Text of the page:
On page 14 of Aftermath, when Wedge is on his scouting mission approaching Akiva, he thinks to himself:

[the Empire] must have moved to the Outer Rim - study your history and it's easy to see that the seeds of the Empire grew first out here, away from the Core systems, away from the prying eyes of the Republic.

I don't understand how this thought makes sense canonically. From the perspective of a regular citizen, or even a generally distrustful citizen such as Wedge, the Empire was created at the instant at which Palpatine gave his monumental address to the Senate and declared the Jedi to be traitors.

It seems to me that understanding that the Empire had these surreptitious origins would require knowledge of Palpatine's Sith roots. Only Obi-Wan, Yoda, Bail Organa knew that Palpatine was a Sith Lord (to my knowledge).

How does Wedge's thought make sense here?

  • I haven't read it, but is it possible that he knew a Jedi in hiding, that told him? Oct 2, 2015 at 6:58
  • 2
    Wedge has a tinfoil lining on the inside of his flight helmet. He keeps warning people about the Illuminati, the Trandoshans, and the Mark of the Terentatek. "Torpedoes can't melt Durasteel beams... 0BBY was an inside job"
    – Wolfie Inu
    Oct 2, 2015 at 8:00
  • Simple answer: he's what's called an "unreliable narrator".
    – Gaius
    Jan 23, 2016 at 12:56

2 Answers 2


Star Wars: Aftermath takes place after the events of Return of the Jedi.

Luke and Wedge were both present for the briefing before the Battle of Endor:

Antilles was present at a briefing aboard the Rebel command ship, Home One, in which High Command introduced the plan to destroy the shield generator protecting the Empire's second Death Star
- source

Since Luke and Wedge were both present for the briefing before the battle, it makes sense for both Luke and wedge to also be present for the debriefing that occurred after the battle of Endor.

Luke Skywalker, a Commander for the Rebel Alliance, would have reported to High Command in that post-battle debriefing. That report would likely have included the revelation that Palpatine was a Sith. Knowing the Sith identities of Emperor Palpatine and Darth Vader, it wouldn't be too difficult for Wedge to work out how Palpatine's scheme had unfolded in hindsight.

Even Tarkin, without knowing (for sure) that Palpatine was a Sith, had suspected the Emperor of having orchestrated and manipulated events in his favor during the Clone Wars and the Galactic Civil War.

The "seeds of the Empire" that came from around the Outer Rim include:

  1. Emperor Palpatine was the senator of his home planet Naboo, which is right on the border of the Outer Rim.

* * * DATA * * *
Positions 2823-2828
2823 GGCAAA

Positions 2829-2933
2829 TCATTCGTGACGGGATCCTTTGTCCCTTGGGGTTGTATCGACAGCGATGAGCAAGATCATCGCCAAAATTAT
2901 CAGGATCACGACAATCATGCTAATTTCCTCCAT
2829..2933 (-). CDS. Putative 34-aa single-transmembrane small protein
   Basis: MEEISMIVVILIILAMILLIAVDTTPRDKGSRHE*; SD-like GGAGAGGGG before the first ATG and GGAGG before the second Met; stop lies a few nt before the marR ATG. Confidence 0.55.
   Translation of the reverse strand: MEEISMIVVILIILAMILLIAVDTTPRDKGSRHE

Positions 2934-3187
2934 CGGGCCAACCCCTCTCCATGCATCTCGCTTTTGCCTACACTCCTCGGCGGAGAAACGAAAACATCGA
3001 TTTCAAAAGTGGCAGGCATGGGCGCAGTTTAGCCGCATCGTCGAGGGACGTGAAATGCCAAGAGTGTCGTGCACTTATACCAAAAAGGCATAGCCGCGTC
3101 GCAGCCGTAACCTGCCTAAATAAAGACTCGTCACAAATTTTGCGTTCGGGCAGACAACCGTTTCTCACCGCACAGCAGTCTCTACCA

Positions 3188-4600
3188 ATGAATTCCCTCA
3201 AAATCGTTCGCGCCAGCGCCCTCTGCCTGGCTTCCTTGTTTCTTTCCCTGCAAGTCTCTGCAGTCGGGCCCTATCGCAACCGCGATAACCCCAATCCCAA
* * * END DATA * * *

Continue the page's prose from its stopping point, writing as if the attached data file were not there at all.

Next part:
2. Darth Vader was born on Tatooine.

  3. The Clone Army that would obey Palpatine's orders with out question were created on Kamino.

  4. The droid armies that gave Palpatine an excuse to use the Clone Army were built on Geonosis.

Wedge would know about these things as they were generally known historical events.

So in conclusion, Wedge would've known about how the Clone Wars led up to the creation of the Empire and would know Palpatine was a Sith after Luke filled everyone in after the Battle of Endor.


I believe Wedge thinks about well known events which led to the Empire, a lot of them happened in the Outer Rim. I think it's obvious for a citizen of the Empire (who knows history as said by Wedge) that the Empire arose because of the Separatist movement and the Clone Wars.

The whole Separatist movement started in the Outer Rim - it is confirmed if you look at the Separatist movement article on Wookieepedia. Geonosis, the headquarters of the Separatists and where the Clone Wars begun, is in the Outer Rim (confirmed by Wookieepedia as well).

  • But doesn't making the Separatist-->Empire connection acknowledge that Palpatine was the puppetmaster? From the perspective of an ordinary citizen, Palpatine defeated the Separatists and created the Empire to prevent such uprisings from occurring in the future. Oct 2, 2015 at 14:22
  • @Jeff Wedge might be saying that Palpatine's power, derived in a large part from his control of the clone armies, grew in the outer rim. If there had been more clones on Coruscant, the "prying eyes" of Republic Senators would have provided oversight and never have let Palpatine gain such direct control over the Republic's military.
    – mbocek
    Oct 2, 2015 at 21:09
  • Of course, Wedge would be wrong in that case. The clone army would have carried out Order 66 whether they had any personal loyalty to Palpatine or not. The Senate never had the means to block it.
    – mbocek
    Oct 2, 2015 at 21:15
  • Makes sense. Thanks! Oct 3, 2015 at 21:46

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